Guest: Harold Ford, Charlie Cook, Dee Dee Myers, Hillary Rosen, Bob Bennett, Ron Silver, Jon Fund, Ben Ginsberg
CHRIS MATTHEWS, HOST: I‘m sorry, Congressman, we have to break with you again. This news keeps coming in. Here it is, another one that could be decisive. Alaska, the projected winner in Alaska is President Bush. We were just hearing from Joe Scarborough about the significance.
Joe, you think that‘s enough now?
JOE SCARBOROUGH, host, “SCARBOROUGH COUNTRY”: It is enough. You‘re at 246 after Florida falls. You add 20 from Ohio. The three from Alaska, you‘re at 269. That means the tie goes to the president. And George Bush, if these projections are correct has just been reelected president of the United States.
Let‘s go back to congressman.
Congressman Ford, on a good night looking forward, the Democratic challenger could win Wisconsin, Minnesota, Iowa. And he could still lose this election. That‘s a tough night. Isn‘t it?
REP. HAROLD FORD (D), TENNESSEE: If the numbers hold up as you say, Chris, it is a tough night and certainly presents a difficult mathematical equation for us. All of these numbers have come in since being on the air with you so I want to wait until we get back in the war room and are able to compute the numbers. But if what you‘re saying is true and the numbers, the way you all have projected, it‘s a tough time for us at this point.
MATTHEWS: OK. You‘re a great guy to come on. You‘re always welcome on this show. Congressman Ford, by the way, you are the youth of the future. And I keep wondering where was the youth tonight in this vote turnout? Anyway, we‘ll be right back with you later on tonight if you have more information. Thank you.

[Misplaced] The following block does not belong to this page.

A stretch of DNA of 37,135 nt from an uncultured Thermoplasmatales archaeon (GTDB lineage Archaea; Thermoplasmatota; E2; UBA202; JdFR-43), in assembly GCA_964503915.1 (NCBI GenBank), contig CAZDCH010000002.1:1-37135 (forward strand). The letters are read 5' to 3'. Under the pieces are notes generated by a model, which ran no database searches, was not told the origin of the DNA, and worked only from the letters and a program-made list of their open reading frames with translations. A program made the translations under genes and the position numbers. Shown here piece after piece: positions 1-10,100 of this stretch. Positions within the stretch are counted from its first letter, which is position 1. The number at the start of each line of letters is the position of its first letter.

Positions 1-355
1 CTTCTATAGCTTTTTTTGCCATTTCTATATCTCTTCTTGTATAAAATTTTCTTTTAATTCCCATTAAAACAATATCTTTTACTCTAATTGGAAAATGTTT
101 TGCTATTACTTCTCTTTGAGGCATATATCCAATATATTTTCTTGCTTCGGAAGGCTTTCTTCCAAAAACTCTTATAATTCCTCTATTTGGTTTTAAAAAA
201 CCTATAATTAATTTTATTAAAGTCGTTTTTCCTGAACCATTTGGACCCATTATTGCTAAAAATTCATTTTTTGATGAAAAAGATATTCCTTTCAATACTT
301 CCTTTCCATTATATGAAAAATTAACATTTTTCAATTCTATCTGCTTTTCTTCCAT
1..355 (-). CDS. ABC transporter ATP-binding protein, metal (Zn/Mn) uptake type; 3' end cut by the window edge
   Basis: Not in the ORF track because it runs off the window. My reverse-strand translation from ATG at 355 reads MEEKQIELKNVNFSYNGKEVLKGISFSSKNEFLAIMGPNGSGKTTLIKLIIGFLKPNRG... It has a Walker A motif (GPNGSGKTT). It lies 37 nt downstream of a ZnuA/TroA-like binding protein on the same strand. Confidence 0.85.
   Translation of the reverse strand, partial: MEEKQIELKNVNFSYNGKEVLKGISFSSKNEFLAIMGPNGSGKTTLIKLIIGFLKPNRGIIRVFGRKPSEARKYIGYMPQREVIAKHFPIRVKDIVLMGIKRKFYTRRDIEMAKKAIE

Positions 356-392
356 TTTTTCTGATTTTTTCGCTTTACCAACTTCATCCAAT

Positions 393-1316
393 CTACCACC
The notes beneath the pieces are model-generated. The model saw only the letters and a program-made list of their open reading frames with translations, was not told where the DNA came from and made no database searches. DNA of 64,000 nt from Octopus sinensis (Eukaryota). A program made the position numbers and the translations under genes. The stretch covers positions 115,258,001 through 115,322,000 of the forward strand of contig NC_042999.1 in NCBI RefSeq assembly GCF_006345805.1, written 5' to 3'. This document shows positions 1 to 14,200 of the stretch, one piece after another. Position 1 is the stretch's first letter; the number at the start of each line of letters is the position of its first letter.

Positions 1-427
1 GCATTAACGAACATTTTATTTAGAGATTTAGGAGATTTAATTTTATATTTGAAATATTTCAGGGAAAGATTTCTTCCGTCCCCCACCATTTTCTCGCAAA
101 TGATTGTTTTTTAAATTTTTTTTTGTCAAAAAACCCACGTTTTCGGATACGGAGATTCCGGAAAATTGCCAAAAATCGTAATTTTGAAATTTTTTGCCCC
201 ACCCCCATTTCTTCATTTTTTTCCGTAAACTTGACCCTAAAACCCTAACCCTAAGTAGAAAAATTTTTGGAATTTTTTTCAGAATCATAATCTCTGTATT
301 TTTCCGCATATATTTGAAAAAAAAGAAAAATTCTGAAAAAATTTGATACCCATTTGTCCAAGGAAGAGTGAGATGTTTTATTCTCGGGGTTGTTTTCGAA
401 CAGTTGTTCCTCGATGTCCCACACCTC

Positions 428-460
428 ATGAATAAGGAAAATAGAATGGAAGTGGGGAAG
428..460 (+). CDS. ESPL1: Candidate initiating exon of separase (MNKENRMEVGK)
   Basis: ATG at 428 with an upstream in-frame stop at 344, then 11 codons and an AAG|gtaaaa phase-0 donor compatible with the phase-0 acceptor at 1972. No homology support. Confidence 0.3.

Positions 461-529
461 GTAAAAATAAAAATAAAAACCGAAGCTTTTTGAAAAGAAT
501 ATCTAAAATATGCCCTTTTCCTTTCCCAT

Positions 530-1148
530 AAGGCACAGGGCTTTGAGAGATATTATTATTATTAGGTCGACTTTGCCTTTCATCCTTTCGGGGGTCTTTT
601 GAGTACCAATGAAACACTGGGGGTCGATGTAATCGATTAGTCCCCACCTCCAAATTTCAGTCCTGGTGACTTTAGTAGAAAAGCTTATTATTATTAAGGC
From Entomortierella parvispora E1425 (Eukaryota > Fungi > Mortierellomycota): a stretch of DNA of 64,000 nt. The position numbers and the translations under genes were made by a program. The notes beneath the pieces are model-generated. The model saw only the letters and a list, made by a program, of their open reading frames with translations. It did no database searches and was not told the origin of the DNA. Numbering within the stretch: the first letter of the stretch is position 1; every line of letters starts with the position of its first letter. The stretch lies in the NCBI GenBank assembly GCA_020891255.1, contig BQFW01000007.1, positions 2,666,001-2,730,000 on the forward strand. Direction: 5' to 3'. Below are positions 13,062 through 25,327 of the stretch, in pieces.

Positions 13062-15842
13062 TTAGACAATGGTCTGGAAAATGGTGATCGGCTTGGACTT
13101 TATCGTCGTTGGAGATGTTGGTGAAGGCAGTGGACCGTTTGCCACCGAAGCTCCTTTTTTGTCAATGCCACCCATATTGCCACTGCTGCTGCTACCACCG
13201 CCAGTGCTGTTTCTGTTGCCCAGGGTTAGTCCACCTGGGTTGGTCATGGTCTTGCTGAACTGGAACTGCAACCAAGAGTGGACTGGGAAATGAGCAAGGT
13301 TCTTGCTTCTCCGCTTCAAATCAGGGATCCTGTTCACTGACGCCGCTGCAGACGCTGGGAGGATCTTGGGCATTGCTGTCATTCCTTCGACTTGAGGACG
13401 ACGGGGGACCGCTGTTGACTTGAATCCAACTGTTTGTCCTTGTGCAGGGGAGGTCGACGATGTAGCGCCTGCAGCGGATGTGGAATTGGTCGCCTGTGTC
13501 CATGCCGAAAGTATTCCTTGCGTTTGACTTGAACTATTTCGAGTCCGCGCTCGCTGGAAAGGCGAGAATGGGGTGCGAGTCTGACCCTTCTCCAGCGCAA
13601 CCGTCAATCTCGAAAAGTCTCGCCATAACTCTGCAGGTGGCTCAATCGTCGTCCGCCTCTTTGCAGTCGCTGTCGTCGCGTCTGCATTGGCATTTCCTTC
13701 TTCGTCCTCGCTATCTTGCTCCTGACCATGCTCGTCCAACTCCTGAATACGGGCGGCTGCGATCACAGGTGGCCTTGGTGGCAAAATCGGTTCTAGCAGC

Joe, back to you. You‘ve sized it, you‘ve got math there to kill. What‘s left for the president to pick up? What‘s his most likely pick up now to take him over the top?
SCARBOROUGH: Well, Nevada, he‘s doing well. He‘s doing well in New Mexico. That‘s really all he needs.
MATTHEWS: Four votes, he needs one.
SCARBOROUGH: Yes. I mean if he wins New Mexico or Nevada, he doesn‘t have to go to the House of Representatives. But regardless, if these numbers hold up again, just so our viewers know what we‘re talking about and we‘re not talking in shorthand. Two sixty-nine is, I mean, if John Kerry runs the board, he‘ll have 269. The vote would then go to the House of Representatives. George W. Bush would win that. But it‘s not going to happen. I mean Nevada or New Mexico, most likely going fall toward Bush‘s way.
MITCHELL: Let‘s just point out what happens. Because if it were it to go to the House of Representatives. Then in the House of Representatives, because it is a Republican dominated House, the president would have more votes.
MATTHEWS: Let‘s go right now, we‘ve got a big news opportunity now. Norah O‘Donnell at the White House. Tell us what‘s happening?
NORAH O‘DONNELL, MSNBC WHITE HOUSE CORRESPONDENT: Well, Chris, the vice president‘s motorcade has been assembled. He has left his residence at the Naval Observatory, presumably headed here or to the Reagan Building. The president‘s motorcade is also starting to assemble. The travel pool, meaning that the president could shortly be headed over to the Ronald Reagan Building, where it had been planned, there would be a celebration or a speech by the president, where he announced that he did not win and deliver his concession speech. So there are things that are starting to move. You know, just a little color about sort of what happens at a time like this.